BRUCETON MILLS — Division of Highways District 4 Engineer Don Williams faced a tough crowd Tuesday night at the Bruceton Senior Center.
The meeting, called by the North Preston Area Watch group was “about our terrible roads,” said NPAW’s Jeannie Walsh, Williams explained that District 4 is understaffed because of competition from the oil and gas industry, that even fast-food restaurants in Morgantown pay better. He noted the limitations of the district’s budget, which is funded by gas taxes and DMV fees.
He put forth his proposal to hire private contractors to maintain primary roads and noted the recent announcement of $1.8 million for District 4 this fall and the same in the spring to do purchase-order paving.
But after filling sheet after sheet with their lists of roads that needed work — pothole repair, ditching, paving, gravel — the crowd had questions.
“How did we get here?” asked one man, referring to road conditions. It has been coming to this over years, Williams said, as personnel and funding was cut.
Blaine Bowmar, who works in Preston County DOH, said when he started in 1979, Preston County had 120 workers. Now it is budgeted for 53 and is 14 below that quota.
Another resident pressed for minutes of the meetings where road work was prioritized and Williams’ list of those prioritized roads and projected dates of the work. Williams said he doesn’t release the list because if there was a delay, people would start pushing.
After being asked repeatedly, Williams said he would speak to the state transportation secretary about whether he thinks the information should be released. He told the questioner to send a Freedom of Information Act request for that and budgets that he requested.
An audience member noted that the roads in this area were not built for the traffic they carry. Another asked why the DOH doesn’t use the milled asphalt taken from highways to fill in on other roads.
Williams said when the project is a federal road, the DOH is prohibited by law from doing so. In any job, the milled material belongs to the contractor, who usually sells it but will sometimes let the DOH have it in non-federal jobs.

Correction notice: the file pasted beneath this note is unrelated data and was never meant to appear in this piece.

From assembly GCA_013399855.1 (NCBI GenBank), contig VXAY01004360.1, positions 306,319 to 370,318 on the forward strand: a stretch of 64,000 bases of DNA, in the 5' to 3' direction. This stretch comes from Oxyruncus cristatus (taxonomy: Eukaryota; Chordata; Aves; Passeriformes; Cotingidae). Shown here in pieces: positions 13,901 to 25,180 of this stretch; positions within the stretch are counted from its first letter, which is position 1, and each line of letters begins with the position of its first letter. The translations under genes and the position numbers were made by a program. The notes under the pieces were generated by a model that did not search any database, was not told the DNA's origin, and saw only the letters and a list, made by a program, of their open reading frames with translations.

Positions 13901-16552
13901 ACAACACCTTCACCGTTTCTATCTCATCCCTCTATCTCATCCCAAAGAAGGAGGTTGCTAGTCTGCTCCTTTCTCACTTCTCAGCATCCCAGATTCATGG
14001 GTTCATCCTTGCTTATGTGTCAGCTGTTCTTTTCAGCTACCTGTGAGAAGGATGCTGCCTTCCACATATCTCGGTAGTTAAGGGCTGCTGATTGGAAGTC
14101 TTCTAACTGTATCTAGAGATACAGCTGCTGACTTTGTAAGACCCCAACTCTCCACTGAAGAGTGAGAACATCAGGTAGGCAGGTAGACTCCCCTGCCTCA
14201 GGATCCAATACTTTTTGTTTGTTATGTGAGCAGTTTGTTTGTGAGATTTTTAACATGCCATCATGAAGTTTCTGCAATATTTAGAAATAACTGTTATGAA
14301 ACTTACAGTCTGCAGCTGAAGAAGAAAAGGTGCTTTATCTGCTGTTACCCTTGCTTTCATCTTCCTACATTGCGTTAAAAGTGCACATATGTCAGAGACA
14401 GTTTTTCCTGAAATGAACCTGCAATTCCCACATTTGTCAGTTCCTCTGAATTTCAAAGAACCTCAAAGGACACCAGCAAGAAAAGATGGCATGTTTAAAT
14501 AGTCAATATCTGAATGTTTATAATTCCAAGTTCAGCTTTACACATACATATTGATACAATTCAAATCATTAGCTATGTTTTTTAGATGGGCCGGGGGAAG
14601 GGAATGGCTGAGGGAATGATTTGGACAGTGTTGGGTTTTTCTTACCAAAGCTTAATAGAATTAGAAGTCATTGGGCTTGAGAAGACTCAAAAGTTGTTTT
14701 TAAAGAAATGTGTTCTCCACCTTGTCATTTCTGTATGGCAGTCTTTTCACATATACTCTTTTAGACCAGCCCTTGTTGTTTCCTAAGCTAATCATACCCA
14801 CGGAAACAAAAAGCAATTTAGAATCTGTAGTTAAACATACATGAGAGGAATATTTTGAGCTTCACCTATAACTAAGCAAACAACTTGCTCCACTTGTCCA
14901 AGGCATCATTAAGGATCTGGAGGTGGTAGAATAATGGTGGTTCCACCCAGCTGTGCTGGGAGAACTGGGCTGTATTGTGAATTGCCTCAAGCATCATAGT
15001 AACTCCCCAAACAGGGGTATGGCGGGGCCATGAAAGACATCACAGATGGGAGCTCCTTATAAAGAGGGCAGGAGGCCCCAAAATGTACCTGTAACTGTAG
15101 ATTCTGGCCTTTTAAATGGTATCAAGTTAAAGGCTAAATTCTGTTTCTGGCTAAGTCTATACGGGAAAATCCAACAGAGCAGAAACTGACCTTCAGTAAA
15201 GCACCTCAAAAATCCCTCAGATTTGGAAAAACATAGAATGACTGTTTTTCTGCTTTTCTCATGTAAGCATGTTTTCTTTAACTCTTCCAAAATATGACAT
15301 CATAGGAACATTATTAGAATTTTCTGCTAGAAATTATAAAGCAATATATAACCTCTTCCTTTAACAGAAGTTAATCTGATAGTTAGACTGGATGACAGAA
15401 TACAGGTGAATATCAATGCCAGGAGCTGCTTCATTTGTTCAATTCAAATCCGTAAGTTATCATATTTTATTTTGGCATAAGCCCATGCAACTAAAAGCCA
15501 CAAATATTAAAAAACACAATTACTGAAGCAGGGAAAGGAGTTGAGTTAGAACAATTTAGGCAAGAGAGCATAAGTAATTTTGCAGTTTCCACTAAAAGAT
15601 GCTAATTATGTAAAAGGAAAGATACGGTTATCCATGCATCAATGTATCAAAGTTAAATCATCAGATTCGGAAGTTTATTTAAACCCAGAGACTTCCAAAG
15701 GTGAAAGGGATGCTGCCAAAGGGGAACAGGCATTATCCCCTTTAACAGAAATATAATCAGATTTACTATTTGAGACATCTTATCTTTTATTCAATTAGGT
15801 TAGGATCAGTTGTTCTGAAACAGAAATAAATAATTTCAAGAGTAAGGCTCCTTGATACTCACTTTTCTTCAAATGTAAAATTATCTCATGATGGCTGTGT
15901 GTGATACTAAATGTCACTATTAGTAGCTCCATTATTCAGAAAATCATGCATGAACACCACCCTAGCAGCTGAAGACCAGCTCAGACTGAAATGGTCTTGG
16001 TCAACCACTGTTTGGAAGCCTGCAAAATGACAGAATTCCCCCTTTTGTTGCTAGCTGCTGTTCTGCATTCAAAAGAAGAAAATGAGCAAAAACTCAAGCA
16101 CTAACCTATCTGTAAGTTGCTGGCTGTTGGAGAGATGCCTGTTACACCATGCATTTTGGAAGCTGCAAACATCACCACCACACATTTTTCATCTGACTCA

Williams pointed to the work on Interstate 79 north of Morgantown, which is a warranty job. The contractor must remove all the road and provide a nine-year warranty on the work. The milled material is being sold by the contractor for $250 a truckload, the engineer said.
Another resident asked why “convict” labor couldn’t be used on the roads? Williams said the biggest problem is drugs. Inmates’ girlfriends, for example, will plant drugs along highways where the crews will be working.
A deal was made with Pruntytown Correctional Center, which would supply three crews of 12 people each to pick up trash, shovel asphalt and do weed eating. Eighty-five prisoners were approved for the work. But the prison industry only has two guards to watch them, so the program can’t do much, Williams said.
As for using county community corrections people on the roads, he said he would be willing to consider it.
The amount of work available also led to higher bids on jobs, Williams said. For example, only one contractor bid to replace sidewalks and add ramps to make them handicapped accessible in Terra Alta. The bid was 900 percent over estimate, so it was rejected.
Next year, the sidewalk and paving of W.Va. 7 in Terra Alta will be combined as a single contract, with hopes that will bring a more reasonable rate.
In response to criticism of how work is done, Williams said it’s a choice between, “Do you pave two miles right or do you pave and fix nine miles?”
“It’s like putting lipstick on a pig,” one attendee said.